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Fluorite | Level 6 RVA
Fluorite | Level 6

I wanted to subset data from a data set in an Oracle data base.  "Where" and "If" clauses then gave me different results.  Please see below:

data a; set odsstu.registration_course;

WHERE grade_type not in ('A','X');

run;

data b; set odsstu.registration_course;

IF grade_type not in ('A','X');

run;

In data set a, I got only records whose grade_type was not blank and whose grade_type was not A/X.  In data set b, I got records whose grade_type not A/X, including blank grade_type.  That means data set b had more records than data set a.

I know that WHERE applies before the data get to the PDV, and IF applies after the data get to the PDV.  However, I still cannot figure out why WHERE and IF gave me different results as described above.

The next step, I figured out that I needed to bring the Oracle data set into SAS first if I wanted to get the same results using WHERE.  See below:

data test; set odsstu.registration_course; run; /* bring "odsstu.registration_course" from Oracle to SAS */

data c; set test;

WHERE grade_type not in ('A','X');

run;

Now my data set c would have the same number of records as data set b above.  Does anyone have any ideas why this happened?  Many thanks for any ideas you can share.

4 REPLIES 4
stat_sas
Ammonite | Level 13

SAS and Oracle treat missing data differently. Null is not evaluated in comparison and Oracle ignores observations where field has Null values. While SAS interprets both Nulls and blanks coming from Oracle as missing values.


jakarman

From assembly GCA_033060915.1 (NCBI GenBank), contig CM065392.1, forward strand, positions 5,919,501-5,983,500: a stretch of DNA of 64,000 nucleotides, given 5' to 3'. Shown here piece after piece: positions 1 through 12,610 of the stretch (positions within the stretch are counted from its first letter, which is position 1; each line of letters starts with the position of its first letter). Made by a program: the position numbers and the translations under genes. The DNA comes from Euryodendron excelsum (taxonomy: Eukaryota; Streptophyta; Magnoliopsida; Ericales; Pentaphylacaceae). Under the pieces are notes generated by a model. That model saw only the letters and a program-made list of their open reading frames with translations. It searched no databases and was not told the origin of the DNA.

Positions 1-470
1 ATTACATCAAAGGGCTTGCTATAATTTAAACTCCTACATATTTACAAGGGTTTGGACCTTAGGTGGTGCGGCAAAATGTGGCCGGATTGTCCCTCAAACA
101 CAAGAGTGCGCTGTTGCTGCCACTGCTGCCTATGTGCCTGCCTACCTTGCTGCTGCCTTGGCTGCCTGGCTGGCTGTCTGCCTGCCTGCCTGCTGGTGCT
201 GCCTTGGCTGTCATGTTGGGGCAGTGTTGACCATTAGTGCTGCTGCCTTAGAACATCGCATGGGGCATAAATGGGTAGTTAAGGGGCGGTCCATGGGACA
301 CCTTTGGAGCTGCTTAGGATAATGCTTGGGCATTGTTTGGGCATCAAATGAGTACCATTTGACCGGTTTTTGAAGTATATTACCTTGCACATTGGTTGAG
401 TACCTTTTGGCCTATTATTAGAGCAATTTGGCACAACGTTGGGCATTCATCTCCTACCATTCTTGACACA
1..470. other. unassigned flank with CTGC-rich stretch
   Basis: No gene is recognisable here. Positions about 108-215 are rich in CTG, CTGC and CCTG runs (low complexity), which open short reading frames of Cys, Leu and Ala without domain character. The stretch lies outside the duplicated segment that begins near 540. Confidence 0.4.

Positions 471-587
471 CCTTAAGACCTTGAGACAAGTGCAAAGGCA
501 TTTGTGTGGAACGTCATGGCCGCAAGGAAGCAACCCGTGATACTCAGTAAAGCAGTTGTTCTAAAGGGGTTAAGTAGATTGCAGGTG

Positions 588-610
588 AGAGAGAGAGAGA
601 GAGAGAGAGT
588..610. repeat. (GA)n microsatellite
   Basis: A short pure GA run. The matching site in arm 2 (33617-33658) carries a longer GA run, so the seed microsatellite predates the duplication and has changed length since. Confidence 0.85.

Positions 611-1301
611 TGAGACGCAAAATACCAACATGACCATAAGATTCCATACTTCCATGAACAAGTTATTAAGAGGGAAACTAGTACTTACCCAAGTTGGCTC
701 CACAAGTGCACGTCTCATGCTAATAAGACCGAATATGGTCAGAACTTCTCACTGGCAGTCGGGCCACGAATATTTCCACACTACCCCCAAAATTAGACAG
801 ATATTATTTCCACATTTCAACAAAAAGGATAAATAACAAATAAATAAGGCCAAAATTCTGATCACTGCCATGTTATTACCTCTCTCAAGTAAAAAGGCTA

Barite | Level 11

@ stat@sas The difference is a bit more complicated DBMS systems are using a three value logic not binary true/false. The concept or that reason is not existing). http://en.wikipedia.org/wiki/Null_(SQL).   Within statistics it can be very logical to have different reasons a values is not applicable (multiple missing codings) eg not applicable/ refused to answer / failed to get to this question. 
Stasticians and SQL DBMS technical issues is often not the best combination.

---->-- ja karman --<-----
Ksharp
Super User

use the following options to see what SQL statement SAS have passed to ORACLE .

options sastrace=',,d,' sastraceloc=saslog nostsuffix;

options sastrace=' ,,d,' sastraceloc=saslog nostsuffix;

Tom
Super User Tom
Super User

To get the same results from Oracle (or really almost any non-SAS database system) you need to be explicit about how to handle missing values.

To SAS  grade_type not in ('A','X') will include cases where GRADE_TYPE is null (missing).

Change your WHERE clause to

grade_type not in ('A','X') or grade_type is null

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